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Saying “NO”

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Saying “NO”

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Just say "no"In all the years I’ve been operating my own business (since 1997) one thing that’s been a consistent challenge for my coaching clients and audiences is saying no. I recently presented an updated program on Boundary-Setting and, of course, once again we tackled the issues around saying no. As a result, I’ve revised an article I was working on so that I can share it with audience members. Here I share part of it with you. If you’d like the complete article, please email me at natalie@theprioritypro.com and ask for the “Saying No” article.

Saying “no” enables you to say “yes” to what matters most in your life.

“No” is one the most powerful two-letter words in the English language! However, saying “no” doesn’t come naturally for most people. We are conditioned to say “yes”, be agreeable and easy to work with. If you’re one of those people who normally says “yes” when asked to do something or take responsibility for a new work project, sit on another school or church committee, become scout leader, be the baseball coach, or bake cookies for the local fundraiser or anything that will likely require more time than you realistically have available, than you need to first understand why you are prone to say yes so quickly and then learn more effective ways to say no.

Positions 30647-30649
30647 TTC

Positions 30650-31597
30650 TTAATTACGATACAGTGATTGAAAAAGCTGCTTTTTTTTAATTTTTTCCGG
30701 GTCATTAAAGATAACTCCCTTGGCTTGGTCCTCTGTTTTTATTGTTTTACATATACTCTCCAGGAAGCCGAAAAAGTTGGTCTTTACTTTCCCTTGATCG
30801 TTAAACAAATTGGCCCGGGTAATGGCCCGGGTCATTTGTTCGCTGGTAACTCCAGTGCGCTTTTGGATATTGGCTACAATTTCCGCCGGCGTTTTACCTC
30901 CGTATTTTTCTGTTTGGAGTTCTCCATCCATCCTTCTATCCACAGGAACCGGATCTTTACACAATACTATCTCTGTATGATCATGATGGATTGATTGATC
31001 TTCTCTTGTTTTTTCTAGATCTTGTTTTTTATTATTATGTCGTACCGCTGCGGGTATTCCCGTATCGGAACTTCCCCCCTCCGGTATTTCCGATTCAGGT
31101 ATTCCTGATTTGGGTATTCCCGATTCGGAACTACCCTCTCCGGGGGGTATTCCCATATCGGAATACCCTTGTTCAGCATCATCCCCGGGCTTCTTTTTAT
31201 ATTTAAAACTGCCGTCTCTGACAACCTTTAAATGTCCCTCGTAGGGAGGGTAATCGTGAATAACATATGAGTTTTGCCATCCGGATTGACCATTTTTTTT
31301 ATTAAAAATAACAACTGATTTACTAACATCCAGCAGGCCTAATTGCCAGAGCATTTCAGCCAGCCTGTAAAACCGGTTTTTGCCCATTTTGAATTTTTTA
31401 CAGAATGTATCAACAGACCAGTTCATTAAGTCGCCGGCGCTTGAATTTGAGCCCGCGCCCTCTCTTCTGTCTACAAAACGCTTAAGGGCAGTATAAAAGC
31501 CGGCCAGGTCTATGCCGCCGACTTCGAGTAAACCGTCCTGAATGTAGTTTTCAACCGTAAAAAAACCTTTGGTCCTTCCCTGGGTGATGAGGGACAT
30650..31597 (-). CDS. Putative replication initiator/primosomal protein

We typically say yes because we:
…are afraid to say no;
…want to be liked;
…need to feel accepted;
…desire to please others;
…don’t want to hurt someone else’s feelings;
…feel guilty when we say no;
…believe we can “do it all”.

If any of the reasons above describe you, saying no will undoubtedly make you feel uncomfortable or inadequate. There may be other reasons in addition to those listed, so be sure to recognize what prompts you to say yes, or avoid saying no. When you begin feeling totally overwhelmed, exhausted, resentful, and taken advantage of your attitude and productivity will likely suffer. If your life is overrun with responsibilities, jobs and commitments there’s little time left for your own tasks, fun and relaxation. One way to pare down your schedule is to get good at saying no to new commitments.

If you want more than ten super techniques to help you say no, remember to email me at natalie@theprioritypro.com!

Saying no helps reduce stress levels and gives you time for what’s really important. Even though it may be difficult, at some point you need to stand your own ground and look out for yourself, because no one else is going to look out for you if you don’t! Regardless of why you choose to say no, the keys to declining requests include:
+ maintain eye contact;
+ be firm, honest direct and convincing;
+ keep your explanation simple and succinct;
+ use a sympathetic but firm tone;
+ repeat your statement, change the subject or walk away, if necessary;
+ and, avoid making excuses (especially lengthy ones!).

Natalie Gahrmann wrote this article.

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